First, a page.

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Diabetes in Pregnancy

Diabetes is a common medical condition in pregnancy and affects approximately 1 in 6 pregnancies. Diabetes is associated with serious potential problems. Diabetes is potentially dangerous in pregnancy and is a High Risk Factor. Diabetes needs to be diagnosed early, monitored closely and treated appropriately.

Diabetes can be pre-existing or it may develop for the first time in pregnancy.

Pre existing diabetes can be associated with genetic abnormalities.

Gestational diabetes (GDM) can result in epigenetic activation of certain genes that may set the baby on a life long road of obesity and predisposition to diabetes later in life. Diabetes has potentially serious effects on fetal well being in utero and needs to be monitored and treated closely.

Reduce the risk

Fortunately few pregnant women have pre existing diabetes. They must be informed to try and get their diabetes well controlled before falling pregnant. Pre pregnancy counselling and involvement of their endocrinologist is essential.

Most women who develop diabetes do so during pregnancy (GDM).

It is therefore important to inform all women of the potential to develop diabetes in pregnancy. It is also wise to inform patients in advance about the benefits of appropriate weight gain in pregnancy and to give patients dietary advice.

It is recognised that a family history of diabetes, obesity, excessive weight gain in pregnancy as well as other conditions such as polycystic ovarian syndrome  (PCOS) will increase the risk of a mother developing GDM.

It is important to acknowledge that GDM will almost always disappear after delivery of the baby. It is however also important that patients are aware that it is associated with a 50% chance of developing maturity onset diabetes later in life.

Diabetes can be a pre existing medical condition (Type 1) and in these cases it is essential to try and stabilise the diabetes as much as possible prior to conception.

Poorly controlled Type 1 diabetes in pregnancy can be associated with fetal anomalies (cardiac, renal  & sacral agenesis). These women are usually already on insulin treatment and they will need to have joint care between the obstetrician and the endocrinologist as their insulin requirements through pregnancy will change and will require close supervision.

Fortunately most cases of diabetes develop during pregnancy (Gestational Diabetes GDM). This develops during the pregnancy and can have serious potential effects on the pregnancy but does not usually cause any malformations.

Diabetes in pregnancy will require close monitoring.

Diagnosis and management

GDM is diagnosed under new criteria by performing a glucose tolerance test (GTT) ADIPS criteria.

Once a diagnosis of GDM is made patients will be referred to a Diabetes Educator who will instruct them on dietary issues and weight gain.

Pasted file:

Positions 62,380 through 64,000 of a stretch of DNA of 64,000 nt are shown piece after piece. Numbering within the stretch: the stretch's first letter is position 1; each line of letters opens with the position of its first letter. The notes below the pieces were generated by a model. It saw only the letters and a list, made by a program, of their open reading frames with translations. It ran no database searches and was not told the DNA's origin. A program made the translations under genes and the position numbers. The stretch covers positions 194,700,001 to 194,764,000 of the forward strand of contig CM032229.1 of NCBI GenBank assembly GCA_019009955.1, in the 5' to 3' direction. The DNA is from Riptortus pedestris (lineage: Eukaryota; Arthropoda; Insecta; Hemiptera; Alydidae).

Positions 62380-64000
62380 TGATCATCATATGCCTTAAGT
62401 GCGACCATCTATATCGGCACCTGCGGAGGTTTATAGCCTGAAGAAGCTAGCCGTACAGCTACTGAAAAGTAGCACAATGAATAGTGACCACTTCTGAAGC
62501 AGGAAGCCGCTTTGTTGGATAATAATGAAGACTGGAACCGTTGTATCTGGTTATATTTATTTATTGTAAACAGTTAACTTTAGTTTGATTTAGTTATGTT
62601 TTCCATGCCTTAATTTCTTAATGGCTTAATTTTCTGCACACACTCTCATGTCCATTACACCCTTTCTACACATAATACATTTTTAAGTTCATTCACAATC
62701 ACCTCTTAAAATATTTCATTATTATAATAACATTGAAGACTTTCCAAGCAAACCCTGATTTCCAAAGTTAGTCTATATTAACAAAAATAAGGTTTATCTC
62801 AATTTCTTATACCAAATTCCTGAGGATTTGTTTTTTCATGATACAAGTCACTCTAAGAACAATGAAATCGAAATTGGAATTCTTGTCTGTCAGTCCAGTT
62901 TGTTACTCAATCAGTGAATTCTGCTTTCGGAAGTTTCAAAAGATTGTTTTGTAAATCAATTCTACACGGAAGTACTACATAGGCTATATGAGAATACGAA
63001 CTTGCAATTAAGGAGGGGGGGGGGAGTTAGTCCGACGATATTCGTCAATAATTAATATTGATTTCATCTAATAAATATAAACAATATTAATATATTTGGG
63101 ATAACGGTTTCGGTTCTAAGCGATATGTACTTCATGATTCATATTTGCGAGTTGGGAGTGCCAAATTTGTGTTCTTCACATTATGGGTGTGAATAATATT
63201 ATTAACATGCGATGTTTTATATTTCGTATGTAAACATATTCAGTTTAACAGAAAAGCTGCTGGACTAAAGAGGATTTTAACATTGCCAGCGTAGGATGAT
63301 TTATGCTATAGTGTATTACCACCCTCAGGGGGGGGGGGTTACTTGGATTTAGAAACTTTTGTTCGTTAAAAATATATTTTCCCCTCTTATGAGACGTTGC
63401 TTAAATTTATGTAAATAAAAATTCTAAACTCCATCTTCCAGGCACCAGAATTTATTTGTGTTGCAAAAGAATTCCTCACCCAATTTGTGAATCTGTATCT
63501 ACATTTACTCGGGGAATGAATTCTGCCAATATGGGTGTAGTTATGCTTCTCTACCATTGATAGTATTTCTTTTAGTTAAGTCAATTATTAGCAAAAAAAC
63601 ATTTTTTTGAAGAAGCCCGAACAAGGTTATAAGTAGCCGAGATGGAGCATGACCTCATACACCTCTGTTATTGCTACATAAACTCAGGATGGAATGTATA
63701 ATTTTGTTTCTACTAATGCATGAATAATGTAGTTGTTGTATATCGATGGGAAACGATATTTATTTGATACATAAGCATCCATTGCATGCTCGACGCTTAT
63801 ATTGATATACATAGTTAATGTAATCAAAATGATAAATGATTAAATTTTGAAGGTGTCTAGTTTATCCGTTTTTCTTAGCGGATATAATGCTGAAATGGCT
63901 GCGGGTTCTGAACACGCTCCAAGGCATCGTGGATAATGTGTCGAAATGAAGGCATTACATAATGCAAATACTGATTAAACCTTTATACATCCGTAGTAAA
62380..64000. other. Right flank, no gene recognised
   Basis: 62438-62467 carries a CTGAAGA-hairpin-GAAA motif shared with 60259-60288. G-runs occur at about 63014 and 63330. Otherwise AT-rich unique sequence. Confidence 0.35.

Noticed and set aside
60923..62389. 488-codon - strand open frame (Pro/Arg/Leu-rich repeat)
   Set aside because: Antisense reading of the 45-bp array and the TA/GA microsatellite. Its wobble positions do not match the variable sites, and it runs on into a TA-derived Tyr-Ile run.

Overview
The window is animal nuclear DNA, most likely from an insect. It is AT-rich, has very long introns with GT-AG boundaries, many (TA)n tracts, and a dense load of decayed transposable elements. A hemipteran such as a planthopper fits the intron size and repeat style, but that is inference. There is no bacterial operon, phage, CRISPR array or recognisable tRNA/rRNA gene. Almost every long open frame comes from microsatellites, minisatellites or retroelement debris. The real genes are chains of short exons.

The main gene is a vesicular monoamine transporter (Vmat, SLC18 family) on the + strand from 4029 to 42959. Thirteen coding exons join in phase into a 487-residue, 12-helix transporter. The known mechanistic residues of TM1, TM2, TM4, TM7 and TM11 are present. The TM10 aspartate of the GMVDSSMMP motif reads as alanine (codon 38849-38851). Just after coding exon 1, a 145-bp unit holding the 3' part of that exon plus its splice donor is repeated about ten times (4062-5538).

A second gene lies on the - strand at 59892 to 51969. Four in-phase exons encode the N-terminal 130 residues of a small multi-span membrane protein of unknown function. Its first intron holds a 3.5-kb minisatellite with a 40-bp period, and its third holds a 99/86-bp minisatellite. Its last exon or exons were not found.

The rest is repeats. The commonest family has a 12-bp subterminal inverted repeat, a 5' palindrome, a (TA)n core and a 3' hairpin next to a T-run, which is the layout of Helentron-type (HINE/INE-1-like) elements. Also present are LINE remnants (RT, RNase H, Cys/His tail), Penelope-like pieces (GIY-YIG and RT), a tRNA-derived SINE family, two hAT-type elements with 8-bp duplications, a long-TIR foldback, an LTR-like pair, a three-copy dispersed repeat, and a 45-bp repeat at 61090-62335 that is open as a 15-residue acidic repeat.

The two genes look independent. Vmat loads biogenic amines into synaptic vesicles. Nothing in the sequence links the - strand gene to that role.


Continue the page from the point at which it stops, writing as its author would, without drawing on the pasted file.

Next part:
Patients will also be instructed in monitoring their blood sugar levels – (fasting and 2 hours after meals). Fasting blood sugar levels must be kept below 5mm/l and post prandial blood sugars between 3.5 and 6.5 mm/l. Patients will also need to perform regular fetal heart monitoring tests by having CTG’s.

I understand that it is a hassle to do all of this but it is necessary because diabetes can have serious effects on the fetus.

Why does diabetes cause trouble in pregnancy

High blood sugars crossing the placenta will induce the fetus to increase its insulin production. Fetal blood sugars will be normal but this can only be achieved by the fetus increasing its blood insulin level (hyperinsulinaemia).  When maternal blood sugars fall between meals or during the night, the fetal blood sugars will drop precipitously because of the elevated blood insulin levels. This could make the fetus potentially hypoglycaemic.

Exposure to high blood sugars in utero may result in activation of certain genes (epigenetic determination) and can commit a fetus to an adult life of obesity and potential predisposition to diabetes later in life.

High fetal insulin blood levels stimulate the release of Growth hormone and the fetus grows rapidly as a result. Certain organs such as the fetal heart can enlarge too much. The cardiac septum that separates the left and right sides of the heart can impede fetal cardiac blood flow. More than this a large fetus can cause obstructed labour and increase the chances of a Caesarean Section.

The placenta also grows rapidly. This is called hyperplacentosis and is associated with a number of other risks.

A large placenta may extend into the lower uterine segment and this can increase the risk of antepartum haemorrhage (APH).

A large placenta is associated with Polyhydramnios (too much liquor) which can result in a malpresentation, premature rupture of membranes and premature labour.

For complex immunological reasons a large placenta will also increase the risks of developing pre eclampsia.

It is clear that diabetes is a high-risk condition in pregnancy and needs to be well controlled. It often requires combined care from the Obstetrician, the diabetes educator and the endocrinologist. It is necessary to control weight, diet and blood sugars and monitor fetal growth with regular ultrasound scanning and fetal heart monitoring CTG’s. Diabetes must be well controlled.

If maternal blood sugars remain elevated despite dietary changes then it will be necessary to be commenced on insulin. These patients will always be under the care of an endocrinologist. They commonly need to be induced earlier because of the potential harmful effects of diabetes.

Fortunately most women with GDM will have well-controlled blood sugars and they will have reduced risks and healthy babies.